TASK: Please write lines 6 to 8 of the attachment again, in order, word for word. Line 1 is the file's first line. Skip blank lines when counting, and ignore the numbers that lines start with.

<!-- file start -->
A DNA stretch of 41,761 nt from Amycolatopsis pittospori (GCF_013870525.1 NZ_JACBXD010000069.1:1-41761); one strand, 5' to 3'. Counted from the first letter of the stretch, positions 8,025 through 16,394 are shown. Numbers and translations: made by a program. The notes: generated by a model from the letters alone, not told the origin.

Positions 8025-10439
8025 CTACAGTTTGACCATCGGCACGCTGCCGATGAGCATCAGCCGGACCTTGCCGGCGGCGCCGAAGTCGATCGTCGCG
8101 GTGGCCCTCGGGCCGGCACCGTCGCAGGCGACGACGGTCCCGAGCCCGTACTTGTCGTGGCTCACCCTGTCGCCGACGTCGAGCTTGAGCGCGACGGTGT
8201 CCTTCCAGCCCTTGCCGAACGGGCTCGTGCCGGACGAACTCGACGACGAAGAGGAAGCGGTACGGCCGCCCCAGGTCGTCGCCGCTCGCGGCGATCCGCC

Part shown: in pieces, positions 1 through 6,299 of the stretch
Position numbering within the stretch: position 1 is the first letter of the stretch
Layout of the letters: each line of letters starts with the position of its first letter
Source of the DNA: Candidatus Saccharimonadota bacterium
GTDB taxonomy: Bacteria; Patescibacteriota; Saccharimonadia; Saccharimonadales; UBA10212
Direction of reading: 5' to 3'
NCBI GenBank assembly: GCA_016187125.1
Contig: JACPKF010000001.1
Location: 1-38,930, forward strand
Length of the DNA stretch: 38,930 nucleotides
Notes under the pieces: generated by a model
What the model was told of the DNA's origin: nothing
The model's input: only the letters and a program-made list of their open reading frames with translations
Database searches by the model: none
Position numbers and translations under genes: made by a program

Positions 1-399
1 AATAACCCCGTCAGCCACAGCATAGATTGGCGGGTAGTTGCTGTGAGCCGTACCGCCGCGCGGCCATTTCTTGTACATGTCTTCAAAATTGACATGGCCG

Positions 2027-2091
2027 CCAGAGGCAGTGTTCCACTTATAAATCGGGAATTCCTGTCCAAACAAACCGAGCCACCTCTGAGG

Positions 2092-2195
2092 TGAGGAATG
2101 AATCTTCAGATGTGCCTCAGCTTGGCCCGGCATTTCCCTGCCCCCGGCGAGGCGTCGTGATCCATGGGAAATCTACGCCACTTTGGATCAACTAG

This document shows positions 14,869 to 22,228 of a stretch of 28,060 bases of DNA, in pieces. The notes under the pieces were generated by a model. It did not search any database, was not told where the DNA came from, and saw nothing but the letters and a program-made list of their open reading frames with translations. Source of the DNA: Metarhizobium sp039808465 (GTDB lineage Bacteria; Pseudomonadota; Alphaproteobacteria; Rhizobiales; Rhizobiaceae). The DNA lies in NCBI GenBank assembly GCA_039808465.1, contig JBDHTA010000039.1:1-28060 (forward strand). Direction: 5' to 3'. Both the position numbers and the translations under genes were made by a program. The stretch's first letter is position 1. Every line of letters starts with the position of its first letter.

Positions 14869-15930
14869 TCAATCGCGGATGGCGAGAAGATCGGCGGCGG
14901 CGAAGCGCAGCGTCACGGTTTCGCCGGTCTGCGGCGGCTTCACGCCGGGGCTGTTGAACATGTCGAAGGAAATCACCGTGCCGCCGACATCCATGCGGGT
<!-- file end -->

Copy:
Part shown: in pieces, positions 1 through 6,299 of the stretch
Position numbering within the stretch: position 1 is the first letter of the stretch
Layout of the letters: each line of letters starts with the position of its first letter